CEDAR RAPIDS, Iowa — John Hickenlooper traveled more than 500 miles in his second day of campaigning in Iowa Saturday, bouncing from a small business to a college bar to several house parties and ending the day, somewhat hoarse, at a brewpub in Cedar Rapids.
Iowa's first-in-the-nation presidential caucus — on Feb. 3, 2020 — is a long ways away, but the former brewpub owner, Colorado governor and now presidential candidate told Iowa voters that he's willing to give a year of his life "to make it happen."
Here's a look at some of his stops:
10:30 a.m. -- Charles City
The first campaign visit of the day was to this northern Iowa town of 7,400 and to the Iowa Title & Realty Co. office owned by Jim Davis. "I'm the small-business wing of the party," Davis told Colorado Politics.
About 50 people crammed into the back room, which quickly became standing room only. Even a torrential rain/snow mix, cold and wind couldn't dampen the interest of local voters who plan to participate in next year's caucus.
Davis said he likes that Hickenlooper is pragmatic -- a description that surfaced several times throughout the two days of campaigning -- and that he talks about what he's for, including the major theme of his campaign: the collaborative approach.
As opposed to Friday night's event at the Confluence Brewing Co. in Des Moines, which drew a crowd of mostly young people, the Charles City crowd was older and most knew each other.
But Hickenlooper has a ways to go before voters stop asking who he is and instead focus on what he would do as president.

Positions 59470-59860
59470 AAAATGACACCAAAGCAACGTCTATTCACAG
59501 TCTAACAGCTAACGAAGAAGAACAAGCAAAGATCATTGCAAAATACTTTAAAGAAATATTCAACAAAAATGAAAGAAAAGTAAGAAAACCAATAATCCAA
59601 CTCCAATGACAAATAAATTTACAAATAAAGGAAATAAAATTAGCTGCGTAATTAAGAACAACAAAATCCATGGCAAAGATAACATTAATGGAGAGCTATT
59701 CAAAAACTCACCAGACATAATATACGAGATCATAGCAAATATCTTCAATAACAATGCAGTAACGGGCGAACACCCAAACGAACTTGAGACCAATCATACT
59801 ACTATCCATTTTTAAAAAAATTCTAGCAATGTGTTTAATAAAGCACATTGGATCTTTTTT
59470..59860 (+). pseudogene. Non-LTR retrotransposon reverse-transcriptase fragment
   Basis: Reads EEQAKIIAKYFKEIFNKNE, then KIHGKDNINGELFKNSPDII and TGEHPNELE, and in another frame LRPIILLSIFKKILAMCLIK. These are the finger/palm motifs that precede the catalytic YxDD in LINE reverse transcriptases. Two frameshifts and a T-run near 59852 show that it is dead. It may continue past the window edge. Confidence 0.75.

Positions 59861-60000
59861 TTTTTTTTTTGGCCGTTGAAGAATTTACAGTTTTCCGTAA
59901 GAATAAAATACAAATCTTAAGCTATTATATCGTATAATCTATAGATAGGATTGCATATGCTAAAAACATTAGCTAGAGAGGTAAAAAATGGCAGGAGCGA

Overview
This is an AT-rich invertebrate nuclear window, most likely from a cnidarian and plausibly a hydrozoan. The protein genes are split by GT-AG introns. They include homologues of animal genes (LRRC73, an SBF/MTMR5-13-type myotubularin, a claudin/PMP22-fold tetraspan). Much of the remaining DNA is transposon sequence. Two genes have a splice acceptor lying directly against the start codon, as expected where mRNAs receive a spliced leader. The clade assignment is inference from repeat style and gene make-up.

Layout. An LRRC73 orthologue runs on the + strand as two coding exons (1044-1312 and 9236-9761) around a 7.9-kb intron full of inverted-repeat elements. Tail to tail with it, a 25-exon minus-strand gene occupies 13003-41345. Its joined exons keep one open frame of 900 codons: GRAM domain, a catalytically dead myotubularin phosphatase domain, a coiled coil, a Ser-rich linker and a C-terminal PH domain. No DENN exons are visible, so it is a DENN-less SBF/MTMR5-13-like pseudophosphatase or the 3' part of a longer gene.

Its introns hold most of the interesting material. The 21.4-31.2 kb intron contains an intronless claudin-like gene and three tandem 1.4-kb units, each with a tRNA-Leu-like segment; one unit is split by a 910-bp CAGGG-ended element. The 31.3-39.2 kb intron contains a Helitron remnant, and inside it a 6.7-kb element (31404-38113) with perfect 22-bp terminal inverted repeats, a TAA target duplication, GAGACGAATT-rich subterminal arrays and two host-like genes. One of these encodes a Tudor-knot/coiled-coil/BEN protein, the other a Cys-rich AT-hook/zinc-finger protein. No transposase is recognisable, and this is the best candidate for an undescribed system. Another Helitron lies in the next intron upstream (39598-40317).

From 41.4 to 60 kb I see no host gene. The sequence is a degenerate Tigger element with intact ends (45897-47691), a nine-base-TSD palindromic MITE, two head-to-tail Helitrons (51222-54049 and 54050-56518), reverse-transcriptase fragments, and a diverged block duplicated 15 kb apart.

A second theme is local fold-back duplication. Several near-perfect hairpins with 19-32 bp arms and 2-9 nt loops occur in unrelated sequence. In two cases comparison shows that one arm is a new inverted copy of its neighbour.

Once he entered the room, Diane Melrose, who was sitting in the back, asked, "Who is that guy?" Said her friend, Carole Frye, "That's him," meaning Hickenlooper.
Hickenlooper, in a peacoat, began with his standard stump speech: How he came to Colorado and that his career as a geologist went by the wayside, that he decided to start up a brewpub "before anyone knew what that was," and his decision to run for mayor, and later, governor. Those paths provided the "appetite for that vision of working together," he said.
In Charles City, Hickenlooper was more focused on a rural message, drawing on his efforts to see that high-speed internet reaches every corner of Colorado and how that will help make Colorado's rural economy the strongest in the nation.
Defeating President Donald Trump is essential, but it isn't enough, Hickenlooper said. Health care costs are out of control, climate change is reaching a critical tipping point, and automation and artificial intelligence means kids "of all ages" need new skill sets, he said.
One Charles City resident asked the governor about how Colorado is spending its tax revenue from marijuana. Hickenlooper was quick to point out that he was not in favor of legalizing recreational marijuana, but that was the voters' decision.
"It's no fun to be in conflict" with federal law, which still classifies marijuana as illegal, he said. And Hickenlooper also said he's told governors that they should not legalize marijuana for the revenue.
Eventually, the entire nation will legalize marijuana, he said. "I don't think we're going back."
One Colorado resident -- Chris Smith of Arvada -- turned up in the Charles City event on his way back from a job in northern Wisconsin. "This man made Colorado better," Smith told the audience. "I'm an independent and I will vote for him."
Hickenlooper also took aim at Trump over the 2017 tax law, stating that $250 billion of the tax breaks went to foreign companies and individuals.
"It will take some level of new taxes" to address the nation's exploding debt," he said. That might mean increasing taxes on the wealthy back to the 39 percent that existed prior to the law's passage, and "rebalancing" corporate tax cuts.